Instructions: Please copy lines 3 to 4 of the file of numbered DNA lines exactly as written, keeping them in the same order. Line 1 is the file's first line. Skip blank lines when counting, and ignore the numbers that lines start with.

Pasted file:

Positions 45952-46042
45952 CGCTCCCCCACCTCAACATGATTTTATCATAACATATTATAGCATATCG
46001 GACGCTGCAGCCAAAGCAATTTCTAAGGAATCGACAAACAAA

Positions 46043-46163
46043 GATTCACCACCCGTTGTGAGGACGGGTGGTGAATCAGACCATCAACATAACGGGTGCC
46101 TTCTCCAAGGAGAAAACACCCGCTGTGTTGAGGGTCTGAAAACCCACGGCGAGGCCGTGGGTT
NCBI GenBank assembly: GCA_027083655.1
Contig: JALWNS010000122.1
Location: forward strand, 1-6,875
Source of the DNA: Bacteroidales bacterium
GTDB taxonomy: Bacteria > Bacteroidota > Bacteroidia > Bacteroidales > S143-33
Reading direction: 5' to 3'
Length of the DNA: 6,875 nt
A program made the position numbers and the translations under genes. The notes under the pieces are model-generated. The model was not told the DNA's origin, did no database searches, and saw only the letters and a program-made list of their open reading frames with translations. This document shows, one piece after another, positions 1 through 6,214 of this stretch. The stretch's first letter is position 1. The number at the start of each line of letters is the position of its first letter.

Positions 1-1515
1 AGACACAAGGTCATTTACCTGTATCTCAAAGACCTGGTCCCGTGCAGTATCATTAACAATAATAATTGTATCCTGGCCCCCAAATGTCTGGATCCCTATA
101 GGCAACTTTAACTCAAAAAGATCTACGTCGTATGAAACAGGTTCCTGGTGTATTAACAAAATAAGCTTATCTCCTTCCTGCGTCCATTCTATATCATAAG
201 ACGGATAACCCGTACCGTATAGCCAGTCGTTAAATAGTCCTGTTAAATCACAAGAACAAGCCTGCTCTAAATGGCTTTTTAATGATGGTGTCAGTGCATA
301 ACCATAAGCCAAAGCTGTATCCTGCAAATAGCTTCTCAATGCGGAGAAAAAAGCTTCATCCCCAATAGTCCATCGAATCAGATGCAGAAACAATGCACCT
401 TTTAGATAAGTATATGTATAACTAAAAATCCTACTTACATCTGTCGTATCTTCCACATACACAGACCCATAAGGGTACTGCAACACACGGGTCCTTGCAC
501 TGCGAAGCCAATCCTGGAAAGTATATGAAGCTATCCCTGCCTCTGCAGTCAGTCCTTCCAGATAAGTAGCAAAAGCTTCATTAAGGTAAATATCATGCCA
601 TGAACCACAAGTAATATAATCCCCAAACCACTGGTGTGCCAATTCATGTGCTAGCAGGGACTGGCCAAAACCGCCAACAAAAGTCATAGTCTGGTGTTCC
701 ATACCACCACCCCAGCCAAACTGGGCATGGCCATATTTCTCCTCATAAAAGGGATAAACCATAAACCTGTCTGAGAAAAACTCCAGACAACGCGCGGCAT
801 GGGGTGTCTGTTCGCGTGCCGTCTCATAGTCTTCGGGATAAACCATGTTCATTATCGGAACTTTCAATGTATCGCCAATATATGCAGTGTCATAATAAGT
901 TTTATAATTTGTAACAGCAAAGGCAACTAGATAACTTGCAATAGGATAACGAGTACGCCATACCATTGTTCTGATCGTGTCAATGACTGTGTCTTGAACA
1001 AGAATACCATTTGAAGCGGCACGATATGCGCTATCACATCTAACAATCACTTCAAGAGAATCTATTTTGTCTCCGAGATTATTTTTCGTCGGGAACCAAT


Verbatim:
46001 GACGCTGCAGCCAAAGCAATTTCTAAGGAATCGACAAACAAA

Positions 46043-46163